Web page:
The Pastor’s Pen (June)
I learned this lesson in my recent weekend at the Coburn United Methodist Church in Zanesville, Ohio. I had the pleasure of being a part of a consulting team for their MCCI (Missional Church Consultation Initiative) weekend. Over three days, we literally sat down with hundreds of members of their congregation to hear their hopes and dreams for their church. We listened as they shared their strengths and the ways they hoped to grow. We listened to demo- graphic data and feedback from mystery visitors who stopped by for worship. We talked with the pastor and staff. We talked with new members and long-time members.
One thing I observed was just how much they all loved Pastor Justin. Every time his name was mentioned or his giftedness was lifted up, the people would applaud. Admit- tedly, Pastor Justin is gifted. He’s a strong preacher, he’s musically talented, and he’s filled with energy and enthusiasm. It doesn’t hurt that he has two boys who are as cute as a button and a wife who is a strong partner in the journey.
They LOVE their pastor. They LOVE to love their pastor. It made me smile. It was almost like driving a new car with the window sticker in the rear window. They loved it when others noticed and, given half a chance, they would share their opinion on all the new features. Pastor Justin was pretty easy to love.
Love is part of our water- mark. It should be evident when held up to the light. As with any human institution, sometimes we fall short. Resentment, misunderstand- ing, selfishness, judgment, fear, and disappointment creep in. It doesn’t take much to come off as less than loving.
This church loves their pastor, and while I couldn’t be happier for them, I wondered if it would last. I hated to admit it, but I felt a little cynical. I don’t like being cynical. Cynicism is like a little black rain cloud in a Winnie-the-Pooh story — a disguise for the purpose of selfish indulgence. Was I hoping that this loving to love affair between congre- gation and pastor would be short-lived? Most definitely not! It seemed more like the ideal than a target of cynicism. I turned to prayer for some clarity. A verse popped in my head as I drove to the church on Sunday morning: “For if you love those who love you, what reward do you have?” Matthew 5:46a.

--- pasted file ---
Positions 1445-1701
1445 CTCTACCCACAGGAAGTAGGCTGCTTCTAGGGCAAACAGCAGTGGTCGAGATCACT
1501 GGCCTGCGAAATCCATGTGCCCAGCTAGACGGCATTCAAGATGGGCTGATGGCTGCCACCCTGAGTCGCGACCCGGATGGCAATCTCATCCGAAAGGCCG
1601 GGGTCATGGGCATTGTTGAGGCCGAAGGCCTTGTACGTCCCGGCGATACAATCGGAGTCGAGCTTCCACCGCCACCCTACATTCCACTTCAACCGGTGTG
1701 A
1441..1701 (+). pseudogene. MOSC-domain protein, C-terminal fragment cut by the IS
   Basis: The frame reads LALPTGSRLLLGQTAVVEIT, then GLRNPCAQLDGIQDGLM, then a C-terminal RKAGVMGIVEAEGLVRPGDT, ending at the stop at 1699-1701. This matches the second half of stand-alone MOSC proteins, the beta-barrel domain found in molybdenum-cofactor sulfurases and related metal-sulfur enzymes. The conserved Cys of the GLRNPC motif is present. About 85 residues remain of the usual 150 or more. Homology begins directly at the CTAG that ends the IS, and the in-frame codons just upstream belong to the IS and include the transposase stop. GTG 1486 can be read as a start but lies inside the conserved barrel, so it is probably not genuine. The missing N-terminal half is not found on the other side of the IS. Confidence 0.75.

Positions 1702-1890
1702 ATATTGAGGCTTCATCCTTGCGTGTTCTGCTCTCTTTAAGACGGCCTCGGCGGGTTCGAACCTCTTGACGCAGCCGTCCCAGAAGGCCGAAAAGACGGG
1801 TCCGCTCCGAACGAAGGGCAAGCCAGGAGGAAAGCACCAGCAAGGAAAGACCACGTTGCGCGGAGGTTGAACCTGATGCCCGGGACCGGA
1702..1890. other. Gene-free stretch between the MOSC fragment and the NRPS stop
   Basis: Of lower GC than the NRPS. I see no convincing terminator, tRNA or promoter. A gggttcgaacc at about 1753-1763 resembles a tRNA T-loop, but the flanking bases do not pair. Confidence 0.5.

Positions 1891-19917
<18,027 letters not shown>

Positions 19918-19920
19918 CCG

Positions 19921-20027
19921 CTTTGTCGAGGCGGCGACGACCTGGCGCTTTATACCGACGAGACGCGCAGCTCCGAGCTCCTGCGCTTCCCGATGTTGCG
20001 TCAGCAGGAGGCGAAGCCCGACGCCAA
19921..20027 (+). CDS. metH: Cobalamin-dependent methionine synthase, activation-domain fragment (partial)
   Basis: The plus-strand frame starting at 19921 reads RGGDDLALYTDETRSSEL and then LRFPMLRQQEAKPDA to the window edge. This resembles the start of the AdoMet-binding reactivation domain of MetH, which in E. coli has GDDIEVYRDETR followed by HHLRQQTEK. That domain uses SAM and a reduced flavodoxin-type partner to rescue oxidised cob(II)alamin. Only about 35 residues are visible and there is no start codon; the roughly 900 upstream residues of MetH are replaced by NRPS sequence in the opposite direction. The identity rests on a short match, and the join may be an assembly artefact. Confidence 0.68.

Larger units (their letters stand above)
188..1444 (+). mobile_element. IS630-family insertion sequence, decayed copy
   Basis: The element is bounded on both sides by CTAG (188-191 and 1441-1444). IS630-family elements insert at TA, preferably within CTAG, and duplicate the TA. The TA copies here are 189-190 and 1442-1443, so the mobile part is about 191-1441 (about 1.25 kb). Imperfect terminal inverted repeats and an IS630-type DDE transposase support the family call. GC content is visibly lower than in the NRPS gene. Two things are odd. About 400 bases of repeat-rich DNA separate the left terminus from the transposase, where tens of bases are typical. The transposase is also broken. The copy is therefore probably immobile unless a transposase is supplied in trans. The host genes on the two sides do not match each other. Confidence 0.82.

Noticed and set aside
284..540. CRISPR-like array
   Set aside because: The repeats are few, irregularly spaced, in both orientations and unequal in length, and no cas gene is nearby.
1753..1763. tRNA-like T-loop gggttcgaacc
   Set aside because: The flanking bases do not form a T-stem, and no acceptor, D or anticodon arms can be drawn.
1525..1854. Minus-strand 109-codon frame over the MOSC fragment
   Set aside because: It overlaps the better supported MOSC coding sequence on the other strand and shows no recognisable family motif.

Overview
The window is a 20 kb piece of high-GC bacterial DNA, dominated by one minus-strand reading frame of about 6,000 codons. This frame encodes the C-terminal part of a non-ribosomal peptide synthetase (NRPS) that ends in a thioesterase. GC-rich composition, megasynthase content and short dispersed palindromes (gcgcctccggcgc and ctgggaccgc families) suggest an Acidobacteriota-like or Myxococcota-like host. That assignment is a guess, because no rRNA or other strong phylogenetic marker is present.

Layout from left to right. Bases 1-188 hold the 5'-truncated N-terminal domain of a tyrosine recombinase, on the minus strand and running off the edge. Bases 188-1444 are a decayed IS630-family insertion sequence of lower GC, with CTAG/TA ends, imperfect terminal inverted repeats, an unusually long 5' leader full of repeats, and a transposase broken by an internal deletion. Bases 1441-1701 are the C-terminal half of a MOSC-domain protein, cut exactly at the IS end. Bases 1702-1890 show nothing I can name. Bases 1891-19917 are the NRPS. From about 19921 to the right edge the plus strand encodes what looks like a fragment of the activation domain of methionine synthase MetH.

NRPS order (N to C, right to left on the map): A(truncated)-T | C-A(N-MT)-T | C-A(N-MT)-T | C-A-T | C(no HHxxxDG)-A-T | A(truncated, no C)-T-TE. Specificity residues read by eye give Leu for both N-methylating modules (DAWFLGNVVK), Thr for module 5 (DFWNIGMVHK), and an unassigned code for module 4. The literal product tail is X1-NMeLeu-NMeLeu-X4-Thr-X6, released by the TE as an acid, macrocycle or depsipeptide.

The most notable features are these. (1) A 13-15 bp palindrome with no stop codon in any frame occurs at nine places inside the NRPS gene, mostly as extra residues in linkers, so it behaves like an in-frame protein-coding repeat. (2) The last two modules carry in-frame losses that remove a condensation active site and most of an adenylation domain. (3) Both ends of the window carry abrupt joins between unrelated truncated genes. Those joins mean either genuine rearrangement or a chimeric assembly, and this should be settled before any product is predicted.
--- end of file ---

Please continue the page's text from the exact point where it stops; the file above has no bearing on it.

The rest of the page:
As followers of Christ, we are not to love just the easy to love, but we’re called out to love the hard to love. Pastor Justin is pretty easy to love. I’ll humbly put myself in that same category. I don’t like giving people a reason not to love me. I wonder though, as a pastor, if I am doing my whole job if I am always easy to love.
Over the next couple months, I am going to unpack the lessons I learned at Coburn UMC in my newsletter reflections. I hope you will journey with me and share any reflections you might have on the topic.
Here are some reflection questions for you to consider:
- What makes it easy for you to love?
- What makes it a challenge for you to love?
- Does your love look different when it’s easy or when it’s challenging?
- Does God’s love look different from our love?
- Is there more to glean from Matthew 5 for our world today?